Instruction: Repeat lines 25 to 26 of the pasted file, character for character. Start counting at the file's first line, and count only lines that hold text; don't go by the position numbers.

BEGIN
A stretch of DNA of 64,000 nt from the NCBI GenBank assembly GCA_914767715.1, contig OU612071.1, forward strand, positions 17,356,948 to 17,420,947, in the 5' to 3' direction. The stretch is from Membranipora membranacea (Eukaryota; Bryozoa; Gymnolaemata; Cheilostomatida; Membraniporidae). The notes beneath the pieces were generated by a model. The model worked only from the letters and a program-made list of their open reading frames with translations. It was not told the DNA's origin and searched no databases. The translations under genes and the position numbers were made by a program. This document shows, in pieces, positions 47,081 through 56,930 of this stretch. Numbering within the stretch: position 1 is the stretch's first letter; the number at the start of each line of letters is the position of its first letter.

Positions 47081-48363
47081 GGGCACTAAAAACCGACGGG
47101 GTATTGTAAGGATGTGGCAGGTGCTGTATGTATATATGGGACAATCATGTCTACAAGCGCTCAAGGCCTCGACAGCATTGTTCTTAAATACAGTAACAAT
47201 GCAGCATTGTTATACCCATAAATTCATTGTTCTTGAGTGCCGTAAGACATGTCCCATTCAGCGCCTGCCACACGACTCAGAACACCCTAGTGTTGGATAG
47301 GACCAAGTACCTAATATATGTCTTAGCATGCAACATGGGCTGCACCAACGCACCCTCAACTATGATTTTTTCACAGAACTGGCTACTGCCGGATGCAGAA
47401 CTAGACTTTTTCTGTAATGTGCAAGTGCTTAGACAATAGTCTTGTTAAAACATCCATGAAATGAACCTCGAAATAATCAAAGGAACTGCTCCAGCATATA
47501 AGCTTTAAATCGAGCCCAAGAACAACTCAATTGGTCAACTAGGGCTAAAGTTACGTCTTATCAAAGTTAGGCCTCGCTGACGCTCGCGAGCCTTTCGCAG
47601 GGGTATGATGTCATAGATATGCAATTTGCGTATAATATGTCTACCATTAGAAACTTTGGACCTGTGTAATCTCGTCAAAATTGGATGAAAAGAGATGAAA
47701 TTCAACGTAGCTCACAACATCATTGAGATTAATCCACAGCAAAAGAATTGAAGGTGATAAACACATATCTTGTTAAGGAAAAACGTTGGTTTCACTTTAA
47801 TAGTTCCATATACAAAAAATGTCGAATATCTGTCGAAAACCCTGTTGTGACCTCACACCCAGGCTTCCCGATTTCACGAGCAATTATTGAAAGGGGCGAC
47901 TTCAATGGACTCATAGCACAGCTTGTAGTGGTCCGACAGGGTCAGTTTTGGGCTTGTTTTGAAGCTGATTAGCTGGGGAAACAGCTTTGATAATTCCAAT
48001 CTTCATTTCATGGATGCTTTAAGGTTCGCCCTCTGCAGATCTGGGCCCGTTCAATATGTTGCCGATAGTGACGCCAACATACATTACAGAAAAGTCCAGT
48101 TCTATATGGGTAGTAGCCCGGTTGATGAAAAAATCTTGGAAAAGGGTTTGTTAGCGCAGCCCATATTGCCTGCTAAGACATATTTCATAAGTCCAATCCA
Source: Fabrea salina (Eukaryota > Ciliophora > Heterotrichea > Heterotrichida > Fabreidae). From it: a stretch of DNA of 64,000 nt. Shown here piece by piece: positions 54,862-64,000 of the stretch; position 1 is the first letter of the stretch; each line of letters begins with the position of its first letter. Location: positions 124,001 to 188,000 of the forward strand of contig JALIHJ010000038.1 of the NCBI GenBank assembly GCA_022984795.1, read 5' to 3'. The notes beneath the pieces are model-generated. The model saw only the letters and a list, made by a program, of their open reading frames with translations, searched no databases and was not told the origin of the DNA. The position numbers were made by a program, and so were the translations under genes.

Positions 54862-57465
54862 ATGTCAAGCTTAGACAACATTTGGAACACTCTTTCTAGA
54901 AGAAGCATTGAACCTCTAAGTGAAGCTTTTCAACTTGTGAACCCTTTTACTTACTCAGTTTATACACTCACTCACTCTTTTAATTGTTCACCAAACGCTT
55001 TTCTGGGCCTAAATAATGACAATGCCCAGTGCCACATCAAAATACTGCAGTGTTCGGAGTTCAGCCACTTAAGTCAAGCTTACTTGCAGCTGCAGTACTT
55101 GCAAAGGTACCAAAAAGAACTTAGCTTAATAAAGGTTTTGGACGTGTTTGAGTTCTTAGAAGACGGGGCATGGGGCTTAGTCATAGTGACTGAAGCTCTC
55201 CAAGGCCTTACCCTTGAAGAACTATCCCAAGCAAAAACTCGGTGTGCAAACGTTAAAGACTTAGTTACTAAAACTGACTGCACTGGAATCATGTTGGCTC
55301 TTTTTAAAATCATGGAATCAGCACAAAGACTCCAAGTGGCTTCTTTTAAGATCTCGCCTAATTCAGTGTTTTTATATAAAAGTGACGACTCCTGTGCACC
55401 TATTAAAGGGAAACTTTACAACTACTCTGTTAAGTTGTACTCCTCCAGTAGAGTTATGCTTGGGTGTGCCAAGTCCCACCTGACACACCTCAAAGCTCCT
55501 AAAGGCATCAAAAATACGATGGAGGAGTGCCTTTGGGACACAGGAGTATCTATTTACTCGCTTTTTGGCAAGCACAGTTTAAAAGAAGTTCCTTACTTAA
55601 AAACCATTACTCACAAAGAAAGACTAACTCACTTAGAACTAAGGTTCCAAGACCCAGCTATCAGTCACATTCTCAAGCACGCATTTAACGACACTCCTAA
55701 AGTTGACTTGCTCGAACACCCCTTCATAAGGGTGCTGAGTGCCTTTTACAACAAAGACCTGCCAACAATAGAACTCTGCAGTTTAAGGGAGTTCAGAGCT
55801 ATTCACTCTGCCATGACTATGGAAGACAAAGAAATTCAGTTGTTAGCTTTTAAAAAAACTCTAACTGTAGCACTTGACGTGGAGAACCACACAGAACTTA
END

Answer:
55601 AAACCATTACTCACAAAGAAAGACTAACTCACTTAGAACTAAGGTTCCAAGACCCAGCTATCAGTCACATTCTCAAGCACGCATTTAACGACACTCCTAA
55701 AGTTGACTTGCTCGAACACCCCTTCATAAGGGTGCTGAGTGCCTTTTACAACAAAGACCTGCCAACAATAGAACTCTGCAGTTTAAGGGAGTTCAGAGCT